One of the biggest gaps in my reading has been James Joyce. I tried to read Ulysses some years ago, but I didn’t get past the first chapter—not because of difficulty but because of interest. I picked up Dubliners mainly because I’m teaching AP Literature for the first time, and the short story that closes this collection, “The Dead,” is a perennial AP text.
I spent about two weeks studying that final short story and decided to go back to the beginning and read the whole thing. Dubliners is a collection of stories, or more accurately, a portrait of Dublin. It reminds me almost of a really large painting with several scenes. If you zero in on one scene, here is a story about what you are looking at. Perhaps this idea of mine is influenced by Roman Muradov’s cover design, which includes a pastiche of scenes from the stories. Here is a link to Muradov’s website, where you can see the artwork. I’m really in love with his design for the cover, which is why I bought this particular edition, but the unexpected (and truly valuable) bonus is that this edition has really excellent endnotes, and if you are new to Joyce, I can’t recommend this edition more highly. The notes explain everything from historical references to slang to geographical details. They really are superb.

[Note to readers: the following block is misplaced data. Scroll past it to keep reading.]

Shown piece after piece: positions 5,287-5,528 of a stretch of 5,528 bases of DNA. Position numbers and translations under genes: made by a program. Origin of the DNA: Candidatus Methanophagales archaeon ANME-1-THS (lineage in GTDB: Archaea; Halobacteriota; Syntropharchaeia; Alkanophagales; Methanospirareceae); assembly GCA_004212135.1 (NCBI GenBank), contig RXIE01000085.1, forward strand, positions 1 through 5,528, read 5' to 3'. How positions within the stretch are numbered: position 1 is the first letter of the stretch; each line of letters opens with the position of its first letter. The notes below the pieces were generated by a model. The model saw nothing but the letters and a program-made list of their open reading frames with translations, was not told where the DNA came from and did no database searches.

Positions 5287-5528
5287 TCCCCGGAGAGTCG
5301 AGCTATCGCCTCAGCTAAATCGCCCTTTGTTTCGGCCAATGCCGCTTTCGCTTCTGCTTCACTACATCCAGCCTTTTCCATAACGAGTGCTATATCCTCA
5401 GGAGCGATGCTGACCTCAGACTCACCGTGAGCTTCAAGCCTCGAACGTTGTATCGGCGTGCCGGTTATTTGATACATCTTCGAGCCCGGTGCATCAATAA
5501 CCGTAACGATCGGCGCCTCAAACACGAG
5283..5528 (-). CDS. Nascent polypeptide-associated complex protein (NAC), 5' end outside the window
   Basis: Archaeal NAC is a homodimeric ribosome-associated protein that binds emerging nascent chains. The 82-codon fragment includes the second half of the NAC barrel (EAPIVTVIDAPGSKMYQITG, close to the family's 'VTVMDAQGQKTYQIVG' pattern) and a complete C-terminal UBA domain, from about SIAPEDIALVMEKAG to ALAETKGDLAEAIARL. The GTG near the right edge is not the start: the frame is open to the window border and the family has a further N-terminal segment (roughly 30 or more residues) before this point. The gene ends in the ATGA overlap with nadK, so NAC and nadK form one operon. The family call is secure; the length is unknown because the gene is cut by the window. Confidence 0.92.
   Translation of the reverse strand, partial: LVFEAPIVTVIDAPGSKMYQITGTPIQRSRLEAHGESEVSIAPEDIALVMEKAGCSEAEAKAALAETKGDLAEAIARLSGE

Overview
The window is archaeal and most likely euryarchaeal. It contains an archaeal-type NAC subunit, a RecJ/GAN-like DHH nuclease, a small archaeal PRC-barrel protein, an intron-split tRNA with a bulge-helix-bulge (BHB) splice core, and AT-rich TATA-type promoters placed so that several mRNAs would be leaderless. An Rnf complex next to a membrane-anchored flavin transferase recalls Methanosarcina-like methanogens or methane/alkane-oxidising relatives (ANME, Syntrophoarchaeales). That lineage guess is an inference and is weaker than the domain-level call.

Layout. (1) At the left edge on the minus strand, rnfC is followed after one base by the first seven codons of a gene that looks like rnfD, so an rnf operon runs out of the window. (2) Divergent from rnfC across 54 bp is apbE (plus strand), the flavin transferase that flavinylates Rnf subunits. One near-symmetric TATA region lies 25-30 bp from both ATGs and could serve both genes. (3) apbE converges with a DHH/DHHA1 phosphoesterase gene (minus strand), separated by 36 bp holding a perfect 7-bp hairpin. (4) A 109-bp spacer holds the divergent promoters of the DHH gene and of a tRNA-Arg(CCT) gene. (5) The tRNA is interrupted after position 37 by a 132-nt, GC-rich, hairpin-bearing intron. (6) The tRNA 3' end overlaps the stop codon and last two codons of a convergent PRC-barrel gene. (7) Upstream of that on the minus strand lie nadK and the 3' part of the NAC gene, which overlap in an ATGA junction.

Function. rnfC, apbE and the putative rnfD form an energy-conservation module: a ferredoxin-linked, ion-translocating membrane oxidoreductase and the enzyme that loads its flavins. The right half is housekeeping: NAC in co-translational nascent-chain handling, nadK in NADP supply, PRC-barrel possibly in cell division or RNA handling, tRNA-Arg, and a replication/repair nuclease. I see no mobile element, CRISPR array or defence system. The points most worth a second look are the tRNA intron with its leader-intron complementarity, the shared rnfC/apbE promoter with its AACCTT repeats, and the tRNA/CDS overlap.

In the collection, my favorite story by far is “The Dead.” There are so many layers to that story that I feel that I could read it over and over and find new things in it all the time. What a phenomenally gorgeous and perfect short story. Of the others, I also enjoyed “Clay,” “Counterparts” (which had a sad ending), and interestingly enough (because not much happens) “Ivy Day in the Committee Room.” I loved the way Joyce captures the speech of his characters. He is particularly adept at dialogue, but the entire collection shines with brilliant writing. I’m trying not to be depressed by how young Joyce was when he wrote it.
I didn’t enjoy every story in the collection, but I can say the same for every short story collection I’ve ever read. The whole collection hangs together much better than other short story collections I’ve read. For the fact of inclusion of “The Dead” and the coherence of the collection alone, five full stars.
Joyce said, “For myself, I always write about Dublin, because if I can get to the heart of Dublin I can get to the heart of all the cities of the world. In the particular is contained the universal.”
At least as far as this collection goes, very true words.